The reign of Klungkung came to an end in 1908 when the Balinese of Klungkung decided to make one last stand against the Dutch in the form of a so-called puputan – a mass ritual suicide that left all dead including women and children.

The Mother Temple
On the slopes of Mt. Agung at about 1,000 m lies Bali's largest and most holy temple complex, Puri Besakih, a total of 17 temples devoted to Brahma, Visnu and Shiva as well as the Hindu caste system. It is necessary to park some distance away and to walk the gauntlet along an alley filled with souvenir shops.

The oldest parts of the complex dates back to the 9th century, and as the preferred building material was limestone many smaller features have withered away. Unfortunately, part of the restoration is made by covering the original limestone bricks with blocks of black lava stones.

Road Work
The drive down the slopes of Mt. Agung was absolutely astonishing: Small, twisted, steep and narrow roads through a beautiful landscape.

We had our lunch (as most tourists, I suspect) at Lereng Agung in Redang with an astonishing view of a valley full of rice paddies and people and buffaloes the size of ants at the bottom.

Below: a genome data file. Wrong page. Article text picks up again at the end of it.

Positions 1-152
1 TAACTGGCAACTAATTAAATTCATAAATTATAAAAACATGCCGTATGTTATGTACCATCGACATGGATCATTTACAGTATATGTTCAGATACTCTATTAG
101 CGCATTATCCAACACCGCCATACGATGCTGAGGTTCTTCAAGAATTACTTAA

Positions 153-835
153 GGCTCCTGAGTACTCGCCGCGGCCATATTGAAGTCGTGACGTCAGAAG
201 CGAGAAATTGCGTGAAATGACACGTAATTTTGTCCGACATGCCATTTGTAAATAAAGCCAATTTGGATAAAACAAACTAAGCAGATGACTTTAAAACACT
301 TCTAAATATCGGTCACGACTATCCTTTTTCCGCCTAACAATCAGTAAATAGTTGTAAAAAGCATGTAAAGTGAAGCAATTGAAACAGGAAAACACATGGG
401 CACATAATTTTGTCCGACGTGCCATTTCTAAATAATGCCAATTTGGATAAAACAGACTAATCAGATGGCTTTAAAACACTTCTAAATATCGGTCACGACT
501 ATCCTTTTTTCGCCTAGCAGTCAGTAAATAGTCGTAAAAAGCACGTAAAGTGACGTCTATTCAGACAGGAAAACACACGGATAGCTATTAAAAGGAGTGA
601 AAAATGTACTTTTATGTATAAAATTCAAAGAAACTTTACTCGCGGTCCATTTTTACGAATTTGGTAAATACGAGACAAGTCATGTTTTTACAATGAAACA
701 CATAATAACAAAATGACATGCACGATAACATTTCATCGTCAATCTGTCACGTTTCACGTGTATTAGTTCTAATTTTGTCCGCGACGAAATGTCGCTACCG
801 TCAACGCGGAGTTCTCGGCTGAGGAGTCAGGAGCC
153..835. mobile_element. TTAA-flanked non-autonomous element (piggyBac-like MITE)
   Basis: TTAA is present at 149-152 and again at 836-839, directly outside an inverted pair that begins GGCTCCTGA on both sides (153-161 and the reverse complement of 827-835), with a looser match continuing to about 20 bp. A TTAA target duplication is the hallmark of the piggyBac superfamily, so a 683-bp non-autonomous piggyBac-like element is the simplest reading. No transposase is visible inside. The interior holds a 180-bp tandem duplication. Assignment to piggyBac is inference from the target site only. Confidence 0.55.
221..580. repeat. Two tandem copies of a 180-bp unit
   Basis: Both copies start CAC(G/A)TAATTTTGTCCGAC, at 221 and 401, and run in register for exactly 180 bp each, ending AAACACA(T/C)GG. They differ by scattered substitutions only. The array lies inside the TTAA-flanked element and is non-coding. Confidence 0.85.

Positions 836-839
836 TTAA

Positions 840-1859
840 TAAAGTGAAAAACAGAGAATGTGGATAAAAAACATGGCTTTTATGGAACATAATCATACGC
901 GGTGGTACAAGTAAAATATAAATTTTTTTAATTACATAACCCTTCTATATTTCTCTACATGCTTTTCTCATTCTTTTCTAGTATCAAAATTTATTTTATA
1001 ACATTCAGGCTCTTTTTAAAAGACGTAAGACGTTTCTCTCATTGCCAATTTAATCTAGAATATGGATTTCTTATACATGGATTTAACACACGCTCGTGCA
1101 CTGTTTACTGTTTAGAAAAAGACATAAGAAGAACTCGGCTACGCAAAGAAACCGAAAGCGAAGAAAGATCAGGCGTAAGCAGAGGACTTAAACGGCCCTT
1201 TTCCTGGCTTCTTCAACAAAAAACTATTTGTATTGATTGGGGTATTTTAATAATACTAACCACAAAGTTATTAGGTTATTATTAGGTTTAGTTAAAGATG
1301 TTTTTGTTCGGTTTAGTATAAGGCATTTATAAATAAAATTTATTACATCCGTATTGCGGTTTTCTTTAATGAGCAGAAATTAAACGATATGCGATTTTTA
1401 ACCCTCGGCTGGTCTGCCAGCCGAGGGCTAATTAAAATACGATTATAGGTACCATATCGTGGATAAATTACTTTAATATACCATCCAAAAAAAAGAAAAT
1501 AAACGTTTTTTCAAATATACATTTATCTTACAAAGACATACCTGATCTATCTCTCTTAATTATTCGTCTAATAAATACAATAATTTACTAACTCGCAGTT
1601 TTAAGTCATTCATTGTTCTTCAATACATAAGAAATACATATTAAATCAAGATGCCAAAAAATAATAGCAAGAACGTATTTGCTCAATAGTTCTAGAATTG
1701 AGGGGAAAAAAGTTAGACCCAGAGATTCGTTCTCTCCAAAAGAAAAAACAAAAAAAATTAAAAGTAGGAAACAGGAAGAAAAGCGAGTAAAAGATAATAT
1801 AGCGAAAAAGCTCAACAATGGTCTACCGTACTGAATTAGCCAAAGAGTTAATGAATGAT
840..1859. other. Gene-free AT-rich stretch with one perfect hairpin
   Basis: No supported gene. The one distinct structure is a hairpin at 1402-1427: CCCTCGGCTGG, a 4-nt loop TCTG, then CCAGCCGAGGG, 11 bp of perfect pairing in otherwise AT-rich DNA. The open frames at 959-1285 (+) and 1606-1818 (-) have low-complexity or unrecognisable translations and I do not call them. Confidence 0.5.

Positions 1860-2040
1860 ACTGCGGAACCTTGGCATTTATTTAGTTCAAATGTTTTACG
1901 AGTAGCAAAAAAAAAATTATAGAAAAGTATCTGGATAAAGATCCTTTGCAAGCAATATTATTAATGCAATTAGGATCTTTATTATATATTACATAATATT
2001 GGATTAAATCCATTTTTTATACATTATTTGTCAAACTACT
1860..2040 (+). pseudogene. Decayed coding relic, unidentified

Burial ritual in the middle of the road at Budung

When we drove through the small village of Budung we had to pull over as the locals were conducting a burial ritual in the middle of the road. But we arrived at our nice little hotel in Candidasa just in time for dinner.

The Eternal Rains of Mt. Agung
Candidasa is a cosy little town on the East coast in the shade of Mt. Agung. It rains like clockwork early every morning, and the lands are extremely fertile.

After breakfast we ventured back on the Southern slopes of the volcano and visited a.o. the Kehen-temple, Bali's second largest and very beautiful. We also stopped at Bas in Seribatu at a ”factory outlet” for nearby spice, coffee and tea plantations.

In the Kintamani highlands we drove along the caldera of Mt. Batur for quite a while and had a magnificent view of the three craters and the lake. The latest eruption occurred in 1990 but in the 1920's quite a violent one vomited so much black lava that it's still being quarried today and used for houses, sculptures and temple restorations.

Lunch at Lereng Agung at Redang

The Black Sands of Lovina
Through Beji with its baroque rice farmer's temple and onwards to Lovina on the North coast. Lovina is not actually a location but rather a fictional term invented by an American journalist who stayed at the North coast at some point in the early 80's.